AAA is urging drivers to be prepared and cautious while driving in the snow by getting their vehicle checked, filling up the gas tank and packing a vehicle emergency kit.
AAA offers the following tips for driving in snow and ice:
- Remove all snow from vehicle, including roof, hood and trunk: While driving, snow can blow off a car onto the windshield of a nearby vehicle, temporary blinding that driver's vision.
- Slow down: Accelerate, turn and brake gradually. Adjust your speed to the road conditions and leave yourself ample room to stop. Allow at least three times more space than usual between you and the car in front of you.
- Don't tailgate: Normal following distances of three to four seconds on dry pavement should be a minimum of five to six seconds when driving on slippery surfaces. The extra time will provide additional braking room should a sudden stop becomes necessary.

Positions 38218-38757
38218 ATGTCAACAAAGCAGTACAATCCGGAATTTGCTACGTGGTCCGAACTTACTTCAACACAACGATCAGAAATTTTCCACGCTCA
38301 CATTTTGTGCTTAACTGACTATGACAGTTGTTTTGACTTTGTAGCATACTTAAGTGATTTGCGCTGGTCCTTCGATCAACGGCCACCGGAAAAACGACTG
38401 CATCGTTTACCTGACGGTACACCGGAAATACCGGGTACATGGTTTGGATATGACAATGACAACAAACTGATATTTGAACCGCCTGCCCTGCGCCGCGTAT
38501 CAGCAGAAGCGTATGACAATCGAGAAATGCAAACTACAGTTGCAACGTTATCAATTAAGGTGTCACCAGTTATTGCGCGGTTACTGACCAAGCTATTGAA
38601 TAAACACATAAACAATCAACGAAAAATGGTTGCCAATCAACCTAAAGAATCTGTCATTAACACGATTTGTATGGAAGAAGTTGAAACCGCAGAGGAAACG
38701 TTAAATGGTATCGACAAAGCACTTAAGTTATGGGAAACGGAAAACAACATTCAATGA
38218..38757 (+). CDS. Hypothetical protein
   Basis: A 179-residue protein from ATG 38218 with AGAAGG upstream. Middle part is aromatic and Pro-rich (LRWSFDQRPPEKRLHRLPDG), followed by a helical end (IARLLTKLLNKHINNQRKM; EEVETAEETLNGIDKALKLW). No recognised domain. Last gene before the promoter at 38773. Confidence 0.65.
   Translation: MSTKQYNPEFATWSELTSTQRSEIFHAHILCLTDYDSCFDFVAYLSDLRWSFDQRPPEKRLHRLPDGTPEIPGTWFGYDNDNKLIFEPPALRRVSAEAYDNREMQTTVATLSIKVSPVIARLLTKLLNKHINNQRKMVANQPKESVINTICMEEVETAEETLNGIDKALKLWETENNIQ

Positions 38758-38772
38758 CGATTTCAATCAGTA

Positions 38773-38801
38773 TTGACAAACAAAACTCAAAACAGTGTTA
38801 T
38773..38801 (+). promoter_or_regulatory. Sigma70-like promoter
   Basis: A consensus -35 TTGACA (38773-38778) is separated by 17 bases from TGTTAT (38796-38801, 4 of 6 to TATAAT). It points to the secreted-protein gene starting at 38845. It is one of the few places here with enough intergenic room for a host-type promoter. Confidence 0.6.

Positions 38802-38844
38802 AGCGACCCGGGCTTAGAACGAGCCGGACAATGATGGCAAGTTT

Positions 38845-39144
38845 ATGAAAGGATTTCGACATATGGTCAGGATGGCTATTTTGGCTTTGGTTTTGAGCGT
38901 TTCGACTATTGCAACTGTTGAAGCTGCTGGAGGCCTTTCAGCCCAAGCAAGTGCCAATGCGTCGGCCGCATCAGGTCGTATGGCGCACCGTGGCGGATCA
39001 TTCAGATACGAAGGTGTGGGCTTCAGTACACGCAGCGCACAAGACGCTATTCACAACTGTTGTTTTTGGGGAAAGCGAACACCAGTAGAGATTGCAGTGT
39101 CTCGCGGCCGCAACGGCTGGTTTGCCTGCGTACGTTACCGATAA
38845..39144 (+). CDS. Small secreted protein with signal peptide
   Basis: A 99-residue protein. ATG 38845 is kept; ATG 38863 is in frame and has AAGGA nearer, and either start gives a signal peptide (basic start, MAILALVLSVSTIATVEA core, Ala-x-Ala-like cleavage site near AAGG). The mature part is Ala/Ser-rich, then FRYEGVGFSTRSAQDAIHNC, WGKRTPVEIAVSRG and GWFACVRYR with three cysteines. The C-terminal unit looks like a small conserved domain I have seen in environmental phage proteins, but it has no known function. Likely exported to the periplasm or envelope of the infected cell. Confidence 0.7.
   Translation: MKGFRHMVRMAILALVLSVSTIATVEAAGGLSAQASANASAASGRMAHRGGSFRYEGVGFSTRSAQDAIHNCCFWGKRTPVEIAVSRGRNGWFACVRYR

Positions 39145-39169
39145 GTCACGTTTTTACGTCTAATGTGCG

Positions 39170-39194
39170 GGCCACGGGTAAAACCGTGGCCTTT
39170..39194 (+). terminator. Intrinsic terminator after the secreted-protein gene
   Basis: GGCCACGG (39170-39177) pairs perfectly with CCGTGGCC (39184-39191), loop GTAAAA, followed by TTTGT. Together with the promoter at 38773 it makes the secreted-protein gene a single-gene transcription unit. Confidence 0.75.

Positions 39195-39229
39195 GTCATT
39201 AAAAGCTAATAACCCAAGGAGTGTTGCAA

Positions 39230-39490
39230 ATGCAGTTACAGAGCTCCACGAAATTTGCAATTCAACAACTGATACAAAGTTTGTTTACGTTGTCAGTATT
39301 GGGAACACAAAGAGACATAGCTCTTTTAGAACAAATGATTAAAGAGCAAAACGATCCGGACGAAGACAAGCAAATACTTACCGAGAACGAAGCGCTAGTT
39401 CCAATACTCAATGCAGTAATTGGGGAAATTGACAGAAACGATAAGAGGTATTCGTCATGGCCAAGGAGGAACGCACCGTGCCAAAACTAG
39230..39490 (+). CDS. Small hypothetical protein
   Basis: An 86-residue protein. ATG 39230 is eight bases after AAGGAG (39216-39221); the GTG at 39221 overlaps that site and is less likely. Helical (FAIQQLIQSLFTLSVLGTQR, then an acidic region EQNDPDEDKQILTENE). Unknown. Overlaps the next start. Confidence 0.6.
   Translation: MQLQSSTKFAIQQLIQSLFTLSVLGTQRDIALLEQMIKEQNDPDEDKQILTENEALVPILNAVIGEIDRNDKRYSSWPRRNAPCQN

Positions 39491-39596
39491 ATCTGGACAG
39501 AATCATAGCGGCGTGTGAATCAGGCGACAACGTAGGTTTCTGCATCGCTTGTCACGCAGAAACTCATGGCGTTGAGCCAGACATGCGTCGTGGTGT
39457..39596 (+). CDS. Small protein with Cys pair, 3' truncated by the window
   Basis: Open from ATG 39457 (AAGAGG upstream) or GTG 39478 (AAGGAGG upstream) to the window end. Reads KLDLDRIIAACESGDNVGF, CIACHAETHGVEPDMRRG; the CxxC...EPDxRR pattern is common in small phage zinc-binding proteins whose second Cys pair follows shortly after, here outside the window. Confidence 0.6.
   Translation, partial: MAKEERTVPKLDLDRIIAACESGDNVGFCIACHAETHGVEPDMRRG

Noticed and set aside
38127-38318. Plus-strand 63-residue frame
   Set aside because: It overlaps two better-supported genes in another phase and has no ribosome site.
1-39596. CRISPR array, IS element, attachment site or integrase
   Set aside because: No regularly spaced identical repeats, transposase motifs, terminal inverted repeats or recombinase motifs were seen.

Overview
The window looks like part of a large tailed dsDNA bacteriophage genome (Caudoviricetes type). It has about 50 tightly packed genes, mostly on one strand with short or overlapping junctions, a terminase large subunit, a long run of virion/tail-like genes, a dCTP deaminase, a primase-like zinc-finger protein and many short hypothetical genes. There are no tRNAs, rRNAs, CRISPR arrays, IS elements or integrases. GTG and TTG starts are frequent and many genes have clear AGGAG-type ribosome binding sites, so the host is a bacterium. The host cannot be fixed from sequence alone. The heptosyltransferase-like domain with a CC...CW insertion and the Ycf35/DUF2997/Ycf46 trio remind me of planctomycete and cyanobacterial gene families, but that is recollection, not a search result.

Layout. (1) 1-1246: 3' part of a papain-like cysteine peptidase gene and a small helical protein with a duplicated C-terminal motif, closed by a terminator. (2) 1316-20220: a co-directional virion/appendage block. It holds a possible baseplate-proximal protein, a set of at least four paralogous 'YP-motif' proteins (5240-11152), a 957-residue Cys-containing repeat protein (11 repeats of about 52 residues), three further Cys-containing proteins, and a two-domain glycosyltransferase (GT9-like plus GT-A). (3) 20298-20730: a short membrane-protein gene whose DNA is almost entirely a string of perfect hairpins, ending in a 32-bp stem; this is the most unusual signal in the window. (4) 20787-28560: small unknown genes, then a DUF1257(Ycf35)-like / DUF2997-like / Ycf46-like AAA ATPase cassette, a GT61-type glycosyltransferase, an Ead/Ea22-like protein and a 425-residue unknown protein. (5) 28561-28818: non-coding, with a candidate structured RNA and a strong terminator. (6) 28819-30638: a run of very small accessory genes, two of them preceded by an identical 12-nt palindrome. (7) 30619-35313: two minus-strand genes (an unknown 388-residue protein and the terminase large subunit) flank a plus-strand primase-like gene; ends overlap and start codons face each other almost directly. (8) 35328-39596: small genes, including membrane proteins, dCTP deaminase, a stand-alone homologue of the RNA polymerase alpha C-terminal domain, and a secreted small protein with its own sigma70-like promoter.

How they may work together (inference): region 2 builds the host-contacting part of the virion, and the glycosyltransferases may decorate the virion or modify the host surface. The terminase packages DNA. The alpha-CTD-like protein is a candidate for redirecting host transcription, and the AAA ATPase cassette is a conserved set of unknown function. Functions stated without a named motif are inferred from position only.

- Never use cruise control on slippery roads: You lose the ability to transfer more weight to the front tire by simply lifting off the accelerator. A driver should always be in full control of their vehicle during poor road conditions.
- Avoid unnecessary lane changes: This increases the chances of hitting a patch of ice between lanes that could cause loss of vehicle traction.
- Minimize the need to brake on ice: If you're approaching a stop sign, traffic light or other area where ice often forms, brake early on clear pavement to reduce speed. Vehicle control is much more difficult when braking on ice-covered roadways.
AAA offers the following tips for a winter emergency kit: